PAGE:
Raising minimum wage not being discussed — minister

(File photo: Jordan News)
AMMAN — In an interview with a local media channel on Tuesday, Minister of Labor Nayef Al-Steitieh said there can be no talk about raising the minimum wage, which currently stands at JD260, even in light of current inflation, when the Kingdom has not yet fully recovered from effects of the COVID-19 pandemic.اضافة اعلان

President of the Workers’ House Hamadah Abu Nijmeh told Jordan News that raising the minimum wage is not a decision the government can take alone; it is decided by a committee that includes representatives of workers, employers, and the government.

“The last time that the tripartite committee raised the minimum wage, it also agreed to reassess the situation at the beginning of each year, so by postponing the assessment they are breaking a rule they had established,” Abu Nijmeh said.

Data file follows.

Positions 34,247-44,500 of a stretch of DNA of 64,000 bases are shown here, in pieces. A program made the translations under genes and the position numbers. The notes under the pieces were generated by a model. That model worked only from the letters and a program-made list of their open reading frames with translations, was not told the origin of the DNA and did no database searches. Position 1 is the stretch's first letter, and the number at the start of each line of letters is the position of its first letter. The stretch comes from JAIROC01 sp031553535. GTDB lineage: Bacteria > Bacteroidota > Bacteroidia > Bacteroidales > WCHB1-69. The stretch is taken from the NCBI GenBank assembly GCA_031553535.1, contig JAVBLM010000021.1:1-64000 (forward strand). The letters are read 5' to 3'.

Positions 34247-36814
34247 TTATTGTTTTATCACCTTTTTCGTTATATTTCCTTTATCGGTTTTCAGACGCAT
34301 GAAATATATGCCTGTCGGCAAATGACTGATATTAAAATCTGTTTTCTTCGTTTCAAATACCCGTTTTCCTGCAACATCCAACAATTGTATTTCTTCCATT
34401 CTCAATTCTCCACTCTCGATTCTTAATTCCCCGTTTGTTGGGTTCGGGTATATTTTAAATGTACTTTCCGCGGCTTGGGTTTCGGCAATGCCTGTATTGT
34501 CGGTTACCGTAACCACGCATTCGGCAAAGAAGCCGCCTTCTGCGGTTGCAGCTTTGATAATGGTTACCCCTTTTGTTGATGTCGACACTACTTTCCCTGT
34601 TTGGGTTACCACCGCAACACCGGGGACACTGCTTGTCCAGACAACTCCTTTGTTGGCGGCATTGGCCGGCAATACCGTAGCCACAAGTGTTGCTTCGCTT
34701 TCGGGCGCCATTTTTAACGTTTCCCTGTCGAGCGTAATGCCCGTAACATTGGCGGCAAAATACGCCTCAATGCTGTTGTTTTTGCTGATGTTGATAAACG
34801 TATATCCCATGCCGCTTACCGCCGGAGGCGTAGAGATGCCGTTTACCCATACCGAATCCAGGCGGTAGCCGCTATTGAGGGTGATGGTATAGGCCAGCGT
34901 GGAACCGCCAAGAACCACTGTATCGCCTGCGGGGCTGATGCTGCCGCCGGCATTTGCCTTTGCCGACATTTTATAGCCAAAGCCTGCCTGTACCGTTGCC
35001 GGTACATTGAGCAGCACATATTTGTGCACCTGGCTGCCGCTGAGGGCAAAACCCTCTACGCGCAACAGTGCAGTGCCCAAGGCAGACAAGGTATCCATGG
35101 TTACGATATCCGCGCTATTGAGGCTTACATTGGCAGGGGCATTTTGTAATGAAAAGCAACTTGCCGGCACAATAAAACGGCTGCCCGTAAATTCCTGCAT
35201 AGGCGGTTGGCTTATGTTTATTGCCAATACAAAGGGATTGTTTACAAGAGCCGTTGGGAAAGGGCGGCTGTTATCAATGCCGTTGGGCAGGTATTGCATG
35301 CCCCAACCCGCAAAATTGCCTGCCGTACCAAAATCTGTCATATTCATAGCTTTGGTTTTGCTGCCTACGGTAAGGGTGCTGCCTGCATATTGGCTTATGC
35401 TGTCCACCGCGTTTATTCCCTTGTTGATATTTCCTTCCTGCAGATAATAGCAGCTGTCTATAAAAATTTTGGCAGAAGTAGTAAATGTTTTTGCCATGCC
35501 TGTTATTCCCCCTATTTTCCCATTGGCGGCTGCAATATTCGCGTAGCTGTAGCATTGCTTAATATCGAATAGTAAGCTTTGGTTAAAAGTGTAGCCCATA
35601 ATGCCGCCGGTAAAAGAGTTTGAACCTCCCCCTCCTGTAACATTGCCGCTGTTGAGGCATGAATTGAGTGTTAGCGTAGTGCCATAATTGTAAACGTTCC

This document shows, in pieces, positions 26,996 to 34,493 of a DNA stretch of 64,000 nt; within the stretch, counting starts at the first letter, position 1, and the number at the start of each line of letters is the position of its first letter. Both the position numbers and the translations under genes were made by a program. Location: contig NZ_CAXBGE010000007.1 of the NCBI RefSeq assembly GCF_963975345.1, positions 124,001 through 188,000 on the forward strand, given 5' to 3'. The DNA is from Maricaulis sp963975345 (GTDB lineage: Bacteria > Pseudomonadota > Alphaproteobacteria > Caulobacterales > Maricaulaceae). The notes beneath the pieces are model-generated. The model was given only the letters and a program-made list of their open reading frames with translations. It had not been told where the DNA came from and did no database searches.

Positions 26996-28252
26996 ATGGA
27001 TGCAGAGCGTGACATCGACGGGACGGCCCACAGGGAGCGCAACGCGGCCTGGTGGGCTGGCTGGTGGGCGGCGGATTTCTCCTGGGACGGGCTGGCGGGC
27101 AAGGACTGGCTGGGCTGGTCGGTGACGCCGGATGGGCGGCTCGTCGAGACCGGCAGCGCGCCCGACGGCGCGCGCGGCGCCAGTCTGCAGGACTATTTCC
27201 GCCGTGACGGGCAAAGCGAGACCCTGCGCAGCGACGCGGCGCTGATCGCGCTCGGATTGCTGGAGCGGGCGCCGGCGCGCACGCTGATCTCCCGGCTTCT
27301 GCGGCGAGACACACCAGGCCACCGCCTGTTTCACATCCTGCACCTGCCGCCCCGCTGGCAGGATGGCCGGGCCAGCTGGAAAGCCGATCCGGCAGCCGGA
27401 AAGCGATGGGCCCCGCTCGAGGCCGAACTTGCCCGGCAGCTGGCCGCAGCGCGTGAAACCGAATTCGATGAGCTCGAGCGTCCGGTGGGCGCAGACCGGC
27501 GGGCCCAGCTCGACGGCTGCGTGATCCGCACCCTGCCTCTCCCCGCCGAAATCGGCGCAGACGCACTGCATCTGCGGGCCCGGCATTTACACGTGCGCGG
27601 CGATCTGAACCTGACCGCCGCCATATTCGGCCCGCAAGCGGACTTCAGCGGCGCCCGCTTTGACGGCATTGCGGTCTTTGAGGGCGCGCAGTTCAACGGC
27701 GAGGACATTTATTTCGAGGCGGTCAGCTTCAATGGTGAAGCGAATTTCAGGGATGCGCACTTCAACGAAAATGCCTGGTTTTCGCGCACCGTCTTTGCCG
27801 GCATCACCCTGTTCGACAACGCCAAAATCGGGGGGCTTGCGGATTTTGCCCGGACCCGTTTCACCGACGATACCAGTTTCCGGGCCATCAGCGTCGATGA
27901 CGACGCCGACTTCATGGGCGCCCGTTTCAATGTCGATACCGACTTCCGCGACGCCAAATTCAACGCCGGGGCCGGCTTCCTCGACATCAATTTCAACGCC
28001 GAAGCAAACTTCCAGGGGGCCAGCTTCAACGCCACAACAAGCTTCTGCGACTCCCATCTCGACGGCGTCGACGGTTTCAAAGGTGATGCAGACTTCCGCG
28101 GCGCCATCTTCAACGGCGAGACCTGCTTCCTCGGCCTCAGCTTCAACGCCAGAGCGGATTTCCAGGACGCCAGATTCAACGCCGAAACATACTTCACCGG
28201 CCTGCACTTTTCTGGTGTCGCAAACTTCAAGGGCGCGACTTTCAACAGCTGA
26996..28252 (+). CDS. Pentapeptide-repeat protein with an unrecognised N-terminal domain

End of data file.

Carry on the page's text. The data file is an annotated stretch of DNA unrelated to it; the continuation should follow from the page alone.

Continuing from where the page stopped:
“There is need to raise the minimum wage in light of rising rate of inflation, which has had a negative effect on the country’s poverty rate,” he added.

The public’s purchasing power has decreased; a JD260 salary “does not cover even the basic needs of a family,” Abu Nijmeh said.

Economist Zyan Zawaneh pointed to another issue related to minimum wage.

“With the current general budget, almost 60 to 70 percent of the budget goes to paying salaries, and yet all we see is an increase in the public administration’s bureaucracy,” he said.

“Any raise of the minimum wage imposed on the private sector is basically a preamble to raising public sector wages as well,” he added. “But in the case of the private sector, that increase will be reflected in production costs, which leads to a situation worse than the current one,” Zawaneh said.

“What we actually need is a tax cut program, which will minimize production costs for the private sector, leading to reducing prices and therefore increasing money flow in our markets,” he said.

“Another issue we need to tackle is over-employment in the public and private sectors and the qualitative rather than quantitative hiring in both,” he added.

Abu Nijmeh disagreed, insisting that “there is no alternative to raising the minimum wage, because it affects the poor working people and does not directly contribute to tax revenues”. 

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